IDAHO FALLS, Idaho — A 31-year-old man charged in connection with a shootout with police has been released from the hospital and taken into the custody of the Bonneville County Jail. Scott Daniel Parker is charged with two counts of aggravated assault and other felonies. Prosecutors say he fled from police on Oct. 14 and exchanged gunfire with officers. Parker was hit three times in the shootout and hospitalized. Bonneville County Sheriff’s Deputy Nick Contreras was also injured but was treated and released the day of the gunfight. The Post Register reports Parker was transported to the local jail on Sunday. He is being held on $1 million bond.
Lewiston man sentenced for counterfeiting
COEUR d’ALENE — The U.S. attorney’s office in Idaho says a 43-year-old Lewiston man was sentenced to 18 months in prison for counterfeiting. Jeffrey Lee Bentley pleaded guilty to the charge in June and was sentenced Monday by U.S. District Judge Edward J. Lodge. The judge also ordered Bentley to serve three years of supervised release and pay a $3,000 fine. Prosecutors allege Bentley sold someone $1,800 in counterfeit currency from his home in Lewiston. Several days later, law enforcement officers searched his residence and seized two color printers, high quality paper and counterfeiting templates.
44 wolves killed by hunters so far
BUTTE, Mont. — State Fish, Wildlife and Parks officials say Montana hunters have killed 44 wolves, including 33 since the Oct. 22 start of the statewide deer and elk rifle season. Montana’s first wolf hunt, held in 2009, netted 73 wolves. This year’s quota is 220. FWP Region 2 wildlife manager Mike Thompson tells The Montana Standard that hunting has been slow in two areas. Just two of the allowed 18 wolves have been killed in the West Fork of the Bitterroot River area, while one of 22 has been taken in the district that includes the Big Hole Valley and most of Granite and Deer Lodge counties. Agency spokesman John Fraley says he expects the harvest will pick up when it snows. The wolf season lasts for two more months.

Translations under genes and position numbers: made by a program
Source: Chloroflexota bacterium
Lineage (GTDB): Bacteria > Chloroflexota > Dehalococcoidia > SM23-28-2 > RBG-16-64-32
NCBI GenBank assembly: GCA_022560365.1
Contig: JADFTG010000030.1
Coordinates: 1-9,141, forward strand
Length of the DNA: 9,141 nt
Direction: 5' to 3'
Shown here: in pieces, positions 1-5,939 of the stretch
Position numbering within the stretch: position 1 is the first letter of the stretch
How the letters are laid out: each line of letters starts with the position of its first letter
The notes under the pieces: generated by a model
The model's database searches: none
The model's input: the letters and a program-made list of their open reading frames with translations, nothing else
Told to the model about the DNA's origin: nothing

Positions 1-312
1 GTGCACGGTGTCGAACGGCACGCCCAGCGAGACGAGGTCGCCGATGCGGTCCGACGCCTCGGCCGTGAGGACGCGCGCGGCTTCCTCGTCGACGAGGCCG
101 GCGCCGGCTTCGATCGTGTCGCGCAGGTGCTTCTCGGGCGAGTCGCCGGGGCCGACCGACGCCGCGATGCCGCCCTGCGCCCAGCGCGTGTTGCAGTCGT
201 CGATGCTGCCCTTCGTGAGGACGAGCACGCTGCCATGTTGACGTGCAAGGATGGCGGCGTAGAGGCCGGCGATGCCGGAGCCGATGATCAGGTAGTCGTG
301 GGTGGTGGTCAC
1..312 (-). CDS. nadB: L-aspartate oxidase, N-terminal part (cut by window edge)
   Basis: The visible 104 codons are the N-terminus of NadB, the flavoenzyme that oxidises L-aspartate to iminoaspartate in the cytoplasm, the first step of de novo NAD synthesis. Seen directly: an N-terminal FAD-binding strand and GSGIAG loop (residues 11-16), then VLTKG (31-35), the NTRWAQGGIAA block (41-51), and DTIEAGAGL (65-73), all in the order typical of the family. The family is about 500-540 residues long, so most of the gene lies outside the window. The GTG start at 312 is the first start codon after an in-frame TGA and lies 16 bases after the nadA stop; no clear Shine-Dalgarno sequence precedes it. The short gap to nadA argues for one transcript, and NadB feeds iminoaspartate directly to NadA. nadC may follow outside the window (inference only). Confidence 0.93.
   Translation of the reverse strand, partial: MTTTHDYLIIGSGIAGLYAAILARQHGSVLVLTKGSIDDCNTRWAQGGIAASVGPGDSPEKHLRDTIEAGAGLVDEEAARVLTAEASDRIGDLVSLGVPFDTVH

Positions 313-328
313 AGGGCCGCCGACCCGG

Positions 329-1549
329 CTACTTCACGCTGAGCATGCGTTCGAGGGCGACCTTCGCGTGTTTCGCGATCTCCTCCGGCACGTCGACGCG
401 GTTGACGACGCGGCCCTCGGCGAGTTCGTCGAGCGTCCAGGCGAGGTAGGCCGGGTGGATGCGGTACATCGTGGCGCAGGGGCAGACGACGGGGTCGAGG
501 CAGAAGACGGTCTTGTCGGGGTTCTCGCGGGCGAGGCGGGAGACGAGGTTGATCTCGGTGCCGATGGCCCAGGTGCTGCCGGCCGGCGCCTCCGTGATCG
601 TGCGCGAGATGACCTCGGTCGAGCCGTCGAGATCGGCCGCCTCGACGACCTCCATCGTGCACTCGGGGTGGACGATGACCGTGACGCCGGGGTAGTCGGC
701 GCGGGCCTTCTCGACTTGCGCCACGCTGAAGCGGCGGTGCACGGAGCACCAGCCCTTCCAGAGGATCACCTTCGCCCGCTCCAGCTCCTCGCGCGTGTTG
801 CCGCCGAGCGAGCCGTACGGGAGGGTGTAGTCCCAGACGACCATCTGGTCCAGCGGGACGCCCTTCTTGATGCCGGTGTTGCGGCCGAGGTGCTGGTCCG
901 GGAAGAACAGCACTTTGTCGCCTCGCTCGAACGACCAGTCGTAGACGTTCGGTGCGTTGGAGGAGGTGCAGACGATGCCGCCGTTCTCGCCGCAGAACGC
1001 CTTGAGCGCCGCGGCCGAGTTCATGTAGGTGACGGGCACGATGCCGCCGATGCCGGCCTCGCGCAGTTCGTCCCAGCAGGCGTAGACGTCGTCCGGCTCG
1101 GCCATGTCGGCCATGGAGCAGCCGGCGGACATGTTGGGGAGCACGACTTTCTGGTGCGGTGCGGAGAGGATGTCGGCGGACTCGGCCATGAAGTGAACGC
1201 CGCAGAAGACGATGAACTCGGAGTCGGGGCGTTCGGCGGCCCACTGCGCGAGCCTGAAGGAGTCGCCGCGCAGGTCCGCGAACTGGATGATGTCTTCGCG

Tacoma judge warns victim’s family not to pray
TACOMA, Wash. — At a Tacoma murder trial the judge admonished the family of the victim against praying outside the courtroom. KIRO-TV reports the judge told the family of Camille Love to be sensitive to the risk of influencing the jurors and forcing a mistrial. One defense lawyer said he heard the family praying Monday for conviction of the four defendants. Love’s father said they were just praying for justice. The 20-year-old Love was shot to death in February 2009 as she rode in a car with her brother. Police say the gunmen were rival gang members.
Prison inmates helping harvest Washington apples
SEATTLE — Some prison inmates are now helping harvest Washington’s apple crop, as growers take unusual steps to deal with a labor shortage. The Seattle Times reports 105 inmates from the Olympic Corrections Center in Clallam County started picking apples Monday at a Grant County orchard, McDougall and Sons in Quincy. The grower agreed to pay $22 an hour for each offender, but that also covers housing, transportation and guards. Offenders get the minimum wage with amounts deducted for child support and crime-victim compensation. The prisoners are living in tents with mobile showers and kitchens.
Boy delays return to school in hazing case
KALISPELL, Mont. — Kalispell schools superintendent Darlene Schottle says a 15-year-old boy charged with assaulting teammates on a freshman football bus has not returned to Glacier High School. Schottle tells the Daily Inter Lake the district and the boy’s family decided it was in all the students’ best interests for the boy to attend classes in one of the district’s alternative settings. The boy had been scheduled to return to classes Monday, which was the start of the second quarter. However, parents of three of the boys who reported being assaulted on the bus sought a temporary restraining order to keep the boy out of school. The judge denied the request and set a Nov. 14 hearing on the matter. Schottle says the boy will attend alternative classes at least until the hearing is held.